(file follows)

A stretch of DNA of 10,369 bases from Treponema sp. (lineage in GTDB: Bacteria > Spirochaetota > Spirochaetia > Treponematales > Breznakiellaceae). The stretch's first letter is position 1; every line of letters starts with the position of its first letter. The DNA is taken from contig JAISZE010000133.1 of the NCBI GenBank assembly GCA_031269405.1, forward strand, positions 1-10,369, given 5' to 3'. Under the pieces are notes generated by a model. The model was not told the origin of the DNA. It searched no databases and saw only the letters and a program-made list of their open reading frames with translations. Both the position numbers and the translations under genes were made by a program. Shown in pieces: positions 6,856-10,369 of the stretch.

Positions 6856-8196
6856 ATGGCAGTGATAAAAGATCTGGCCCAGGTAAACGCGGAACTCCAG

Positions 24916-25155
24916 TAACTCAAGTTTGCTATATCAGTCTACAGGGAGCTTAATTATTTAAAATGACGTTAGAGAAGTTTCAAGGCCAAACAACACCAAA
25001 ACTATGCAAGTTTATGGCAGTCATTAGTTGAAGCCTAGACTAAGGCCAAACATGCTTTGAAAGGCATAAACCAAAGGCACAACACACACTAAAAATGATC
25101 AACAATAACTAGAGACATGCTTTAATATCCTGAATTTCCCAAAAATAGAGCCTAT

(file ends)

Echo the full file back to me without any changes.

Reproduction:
A stretch of DNA of 10,369 bases from Treponema sp. (lineage in GTDB: Bacteria > Spirochaetota > Spirochaetia > Treponematales > Breznakiellaceae). The stretch's first letter is position 1; every line of letters starts with the position of its first letter. The DNA is taken from contig JAISZE010000133.1 of the NCBI GenBank assembly GCA_031269405.1, forward strand, positions 1-10,369, given 5' to 3'. Under the pieces are notes generated by a model. The model was not told the origin of the DNA. It searched no databases and saw only the letters and a program-made list of their open reading frames with translations. Both the position numbers and the translations under genes were made by a program. Shown in pieces: positions 6,856-10,369 of the stretch.

Positions 6856-8196
6856 ATGGCAGTGATAAAAGATCTGGCCCAGGTAAACGCGGAACTCCAG

Positions 24916-25155
24916 TAACTCAAGTTTGCTATATCAGTCTACAGGGAGCTTAATTATTTAAAATGACGTTAGAGAAGTTTCAAGGCCAAACAACACCAAA
25001 ACTATGCAAGTTTATGGCAGTCATTAGTTGAAGCCTAGACTAAGGCCAAACATGCTTTGAAAGGCATAAACCAAAGGCACAACACACACTAAAAATGATC
25101 AACAATAACTAGAGACATGCTTTAATATCCTGAATTTCCCAAAAATAGAGCCTAT